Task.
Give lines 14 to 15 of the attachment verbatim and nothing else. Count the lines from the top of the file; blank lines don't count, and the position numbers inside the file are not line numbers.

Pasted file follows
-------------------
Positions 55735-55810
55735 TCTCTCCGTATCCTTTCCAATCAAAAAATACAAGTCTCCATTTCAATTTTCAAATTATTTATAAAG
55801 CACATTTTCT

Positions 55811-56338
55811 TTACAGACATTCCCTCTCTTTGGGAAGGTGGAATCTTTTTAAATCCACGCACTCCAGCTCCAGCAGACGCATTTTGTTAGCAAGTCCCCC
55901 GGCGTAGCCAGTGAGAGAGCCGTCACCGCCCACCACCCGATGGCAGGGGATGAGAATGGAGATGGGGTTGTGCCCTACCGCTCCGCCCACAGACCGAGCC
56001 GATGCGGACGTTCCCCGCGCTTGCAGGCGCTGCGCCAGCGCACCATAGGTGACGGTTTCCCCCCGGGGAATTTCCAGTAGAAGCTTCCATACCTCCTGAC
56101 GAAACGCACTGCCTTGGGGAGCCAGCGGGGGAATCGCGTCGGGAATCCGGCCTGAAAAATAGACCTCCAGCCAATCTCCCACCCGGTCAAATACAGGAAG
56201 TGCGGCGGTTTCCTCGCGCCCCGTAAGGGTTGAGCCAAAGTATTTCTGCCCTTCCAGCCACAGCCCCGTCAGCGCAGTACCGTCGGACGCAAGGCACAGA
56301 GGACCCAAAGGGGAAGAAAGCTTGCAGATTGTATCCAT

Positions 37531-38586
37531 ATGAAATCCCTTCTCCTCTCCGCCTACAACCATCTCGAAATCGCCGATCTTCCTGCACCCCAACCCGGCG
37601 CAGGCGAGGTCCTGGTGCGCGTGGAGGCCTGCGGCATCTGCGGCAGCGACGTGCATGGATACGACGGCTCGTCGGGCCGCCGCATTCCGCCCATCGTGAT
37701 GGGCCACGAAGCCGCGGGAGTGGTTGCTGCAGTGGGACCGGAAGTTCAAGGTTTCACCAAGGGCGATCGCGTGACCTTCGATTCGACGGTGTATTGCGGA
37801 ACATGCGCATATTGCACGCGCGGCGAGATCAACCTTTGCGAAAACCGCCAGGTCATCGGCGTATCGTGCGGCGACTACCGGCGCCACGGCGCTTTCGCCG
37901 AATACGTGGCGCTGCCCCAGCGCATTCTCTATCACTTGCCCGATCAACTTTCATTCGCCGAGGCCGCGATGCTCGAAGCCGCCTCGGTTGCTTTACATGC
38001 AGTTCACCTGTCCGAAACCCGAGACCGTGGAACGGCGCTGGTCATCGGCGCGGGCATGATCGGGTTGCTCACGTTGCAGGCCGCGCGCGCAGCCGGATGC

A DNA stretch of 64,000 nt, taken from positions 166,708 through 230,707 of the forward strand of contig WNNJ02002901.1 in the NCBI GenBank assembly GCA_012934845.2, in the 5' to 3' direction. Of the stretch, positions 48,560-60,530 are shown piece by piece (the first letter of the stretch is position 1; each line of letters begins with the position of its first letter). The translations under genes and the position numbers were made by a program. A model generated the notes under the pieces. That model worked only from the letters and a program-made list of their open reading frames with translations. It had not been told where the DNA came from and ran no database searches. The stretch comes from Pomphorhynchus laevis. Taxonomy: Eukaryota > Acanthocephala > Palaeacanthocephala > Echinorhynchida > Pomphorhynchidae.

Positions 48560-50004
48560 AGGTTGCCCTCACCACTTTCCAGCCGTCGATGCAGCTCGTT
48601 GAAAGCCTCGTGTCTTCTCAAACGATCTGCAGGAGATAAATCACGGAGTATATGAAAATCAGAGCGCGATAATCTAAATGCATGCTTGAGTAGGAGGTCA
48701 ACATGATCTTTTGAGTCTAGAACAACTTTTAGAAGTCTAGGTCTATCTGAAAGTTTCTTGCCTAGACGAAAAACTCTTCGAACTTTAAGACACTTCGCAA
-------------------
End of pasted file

37701 GGGCCACGAAGCCGCGGGAGTGGTTGCTGCAGTGGGACCGGAAGTTCAAGGTTTCACCAAGGGCGATCGCGTGACCTTCGATTCGACGGTGTATTGCGGA
37801 ACATGCGCATATTGCACGCGCGGCGAGATCAACCTTTGCGAAAACCGCCAGGTCATCGGCGTATCGTGCGGCGACTACCGGCGCCACGGCGCTTTCGCCG